"All and All Kinds": Harmonic Language and Questions of Identity in Edvard Grieg's Late Vocal Works

Date of Completion

January 2012


Literature, Scandinavian and Icelandic|Music|Sociology, Sociolinguistics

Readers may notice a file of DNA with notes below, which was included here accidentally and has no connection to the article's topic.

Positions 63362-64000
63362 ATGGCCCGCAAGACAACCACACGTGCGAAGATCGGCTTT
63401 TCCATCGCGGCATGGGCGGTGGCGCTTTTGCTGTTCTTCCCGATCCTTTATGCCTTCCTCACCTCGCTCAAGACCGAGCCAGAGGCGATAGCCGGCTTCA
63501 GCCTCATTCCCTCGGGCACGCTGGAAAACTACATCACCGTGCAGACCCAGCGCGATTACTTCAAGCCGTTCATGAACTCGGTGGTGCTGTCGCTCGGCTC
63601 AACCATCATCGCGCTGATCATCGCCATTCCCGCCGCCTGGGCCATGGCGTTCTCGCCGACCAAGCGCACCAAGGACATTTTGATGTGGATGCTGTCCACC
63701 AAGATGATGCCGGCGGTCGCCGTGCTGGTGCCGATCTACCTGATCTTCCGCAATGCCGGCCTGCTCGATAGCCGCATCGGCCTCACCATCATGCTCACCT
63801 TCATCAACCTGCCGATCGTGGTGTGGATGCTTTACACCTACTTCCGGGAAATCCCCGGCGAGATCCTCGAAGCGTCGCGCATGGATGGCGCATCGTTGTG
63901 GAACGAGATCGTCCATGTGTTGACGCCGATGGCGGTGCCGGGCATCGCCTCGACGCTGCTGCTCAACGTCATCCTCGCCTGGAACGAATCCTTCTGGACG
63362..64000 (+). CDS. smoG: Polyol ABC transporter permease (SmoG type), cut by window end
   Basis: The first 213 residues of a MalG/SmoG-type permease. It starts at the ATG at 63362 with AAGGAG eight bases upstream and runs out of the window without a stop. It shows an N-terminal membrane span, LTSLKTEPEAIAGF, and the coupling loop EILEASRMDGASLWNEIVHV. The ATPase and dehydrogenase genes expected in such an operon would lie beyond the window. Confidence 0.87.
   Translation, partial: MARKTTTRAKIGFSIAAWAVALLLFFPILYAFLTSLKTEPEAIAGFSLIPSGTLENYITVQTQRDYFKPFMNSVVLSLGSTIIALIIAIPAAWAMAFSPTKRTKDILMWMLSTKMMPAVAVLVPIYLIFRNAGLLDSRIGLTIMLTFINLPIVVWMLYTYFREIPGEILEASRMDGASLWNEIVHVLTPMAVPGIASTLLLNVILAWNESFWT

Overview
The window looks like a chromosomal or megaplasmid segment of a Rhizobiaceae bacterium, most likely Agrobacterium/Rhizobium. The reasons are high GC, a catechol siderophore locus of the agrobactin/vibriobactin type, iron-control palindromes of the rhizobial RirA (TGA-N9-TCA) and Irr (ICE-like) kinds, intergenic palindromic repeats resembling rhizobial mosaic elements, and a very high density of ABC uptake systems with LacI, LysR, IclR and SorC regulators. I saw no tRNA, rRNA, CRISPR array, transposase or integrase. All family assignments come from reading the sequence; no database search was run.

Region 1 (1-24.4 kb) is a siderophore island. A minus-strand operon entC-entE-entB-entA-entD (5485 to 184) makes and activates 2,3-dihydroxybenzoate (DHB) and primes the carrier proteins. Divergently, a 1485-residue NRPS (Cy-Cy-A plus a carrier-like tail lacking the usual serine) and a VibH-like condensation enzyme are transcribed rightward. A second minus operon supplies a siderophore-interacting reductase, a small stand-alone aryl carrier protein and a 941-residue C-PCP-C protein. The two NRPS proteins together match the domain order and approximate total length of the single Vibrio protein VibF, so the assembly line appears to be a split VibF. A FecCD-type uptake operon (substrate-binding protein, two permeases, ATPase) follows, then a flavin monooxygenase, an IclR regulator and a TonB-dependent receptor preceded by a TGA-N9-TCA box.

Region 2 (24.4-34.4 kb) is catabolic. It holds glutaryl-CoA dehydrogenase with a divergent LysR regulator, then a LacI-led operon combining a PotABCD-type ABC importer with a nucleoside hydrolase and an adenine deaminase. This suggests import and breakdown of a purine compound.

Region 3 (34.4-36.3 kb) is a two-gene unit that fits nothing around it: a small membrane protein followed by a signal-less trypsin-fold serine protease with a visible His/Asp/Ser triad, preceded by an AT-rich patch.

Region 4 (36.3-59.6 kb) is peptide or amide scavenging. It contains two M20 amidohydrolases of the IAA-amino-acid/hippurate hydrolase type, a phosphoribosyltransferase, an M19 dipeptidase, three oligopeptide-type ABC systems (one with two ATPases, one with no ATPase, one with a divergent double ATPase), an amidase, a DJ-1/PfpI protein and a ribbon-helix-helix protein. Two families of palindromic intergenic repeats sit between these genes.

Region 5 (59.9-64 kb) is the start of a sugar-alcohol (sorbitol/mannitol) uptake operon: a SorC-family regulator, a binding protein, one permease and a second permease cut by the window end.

The purpose of this study is twofold: 1) to establish a methodology and theoretical framework with which to accurately analyze the harmonic elements of Edvard Grieg's late vocal works; and 2) to reexamine elements of individual and cultural identity in these works in a way that moves beyond the stark binary oppositions of language and genre that have characterized past approaches to Grieg's late style. The focus is on a critical period in Grieg's life, between ca. 1900 and his death in 1907, during which he was faced with multiple personal struggles including his ever-failing health, the sudden loss of his brother, and his spiritual embrace of the Unitarian faith. ^ Using an immanent approach to cultural history, this study traces the complex issues of identity throughout the nineteenth-century language debate in Norway. By advancing a concept of chromatic juxtapositioning, the connections between literature and harmonic style are explored as the dialectic between individual and collective, national and cosmopolitan, and past and present identities are unraveled. These tensions serve as the hallmark of cultural hybridity that surfaces in Grieg's late songs, Opp. 69 and 70. Similar issues are further investigated in the final chapter as the relationships between musical style, identity politics, and social discourse are investigated in the Fire Psalmer, Op. 74—Grieg's last published choral works. The analysis reveals a bold use of chromatic procedures, which are combined in an eclectic pitch space. Moreover, Grieg's settings of authentic folk tunes serve as models for the recovery of the spiritual domain for the nation—a procedure that can be traced back to Mendelssohn at the beginning of the nineteenth century. A reexamination of these issues in his late vocal works complements existing literature on Grieg's songs and Slåtter, Op. 72, and expands the sociological and theoretical framework necessary for a critical assessment of these syncretic compositions. ^